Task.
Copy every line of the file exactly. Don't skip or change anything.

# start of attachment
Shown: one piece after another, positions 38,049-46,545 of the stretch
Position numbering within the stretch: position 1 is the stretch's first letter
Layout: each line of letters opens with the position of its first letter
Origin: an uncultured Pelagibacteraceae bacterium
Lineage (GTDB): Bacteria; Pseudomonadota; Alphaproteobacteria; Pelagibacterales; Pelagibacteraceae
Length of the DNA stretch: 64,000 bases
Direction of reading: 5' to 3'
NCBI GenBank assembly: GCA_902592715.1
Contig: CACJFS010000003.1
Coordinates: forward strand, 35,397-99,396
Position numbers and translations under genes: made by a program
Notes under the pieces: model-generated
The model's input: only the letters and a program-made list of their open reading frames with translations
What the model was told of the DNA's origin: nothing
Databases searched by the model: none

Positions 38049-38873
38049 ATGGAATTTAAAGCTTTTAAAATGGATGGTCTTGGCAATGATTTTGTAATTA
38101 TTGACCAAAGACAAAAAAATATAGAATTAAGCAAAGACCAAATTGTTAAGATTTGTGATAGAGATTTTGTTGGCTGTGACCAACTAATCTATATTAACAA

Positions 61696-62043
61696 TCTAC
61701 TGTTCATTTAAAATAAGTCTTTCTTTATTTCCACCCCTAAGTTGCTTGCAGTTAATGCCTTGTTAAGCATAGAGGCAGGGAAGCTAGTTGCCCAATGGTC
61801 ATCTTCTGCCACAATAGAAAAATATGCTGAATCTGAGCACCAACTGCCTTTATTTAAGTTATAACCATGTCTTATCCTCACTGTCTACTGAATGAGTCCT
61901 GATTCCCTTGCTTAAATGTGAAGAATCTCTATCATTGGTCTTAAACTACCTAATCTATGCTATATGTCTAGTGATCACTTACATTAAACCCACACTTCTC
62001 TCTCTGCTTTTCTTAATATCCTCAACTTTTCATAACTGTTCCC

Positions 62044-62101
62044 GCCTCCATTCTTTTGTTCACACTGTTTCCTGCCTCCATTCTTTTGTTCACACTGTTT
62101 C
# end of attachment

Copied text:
Shown: one piece after another, positions 38,049-46,545 of the stretch
Position numbering within the stretch: position 1 is the stretch's first letter
Layout: each line of letters opens with the position of its first letter
Origin: an uncultured Pelagibacteraceae bacterium
Lineage (GTDB): Bacteria; Pseudomonadota; Alphaproteobacteria; Pelagibacterales; Pelagibacteraceae
Length of the DNA stretch: 64,000 bases
Direction of reading: 5' to 3'
NCBI GenBank assembly: GCA_902592715.1
Contig: CACJFS010000003.1
Coordinates: forward strand, 35,397-99,396
Position numbers and translations under genes: made by a program
Notes under the pieces: model-generated
The model's input: only the letters and a program-made list of their open reading frames with translations
What the model was told of the DNA's origin: nothing
Databases searched by the model: none

Positions 38049-38873
38049 ATGGAATTTAAAGCTTTTAAAATGGATGGTCTTGGCAATGATTTTGTAATTA
38101 TTGACCAAAGACAAAAAAATATAGAATTAAGCAAAGACCAAATTGTTAAGATTTGTGATAGAGATTTTGTTGGCTGTGACCAACTAATCTATATTAACAA

Positions 61696-62043
61696 TCTAC
61701 TGTTCATTTAAAATAAGTCTTTCTTTATTTCCACCCCTAAGTTGCTTGCAGTTAATGCCTTGTTAAGCATAGAGGCAGGGAAGCTAGTTGCCCAATGGTC
61801 ATCTTCTGCCACAATAGAAAAATATGCTGAATCTGAGCACCAACTGCCTTTATTTAAGTTATAACCATGTCTTATCCTCACTGTCTACTGAATGAGTCCT
61901 GATTCCCTTGCTTAAATGTGAAGAATCTCTATCATTGGTCTTAAACTACCTAATCTATGCTATATGTCTAGTGATCACTTACATTAAACCCACACTTCTC
62001 TCTCTGCTTTTCTTAATATCCTCAACTTTTCATAACTGTTCCC

Positions 62044-62101
62044 GCCTCCATTCTTTTGTTCACACTGTTTCCTGCCTCCATTCTTTTGTTCACACTGTTT
62101 C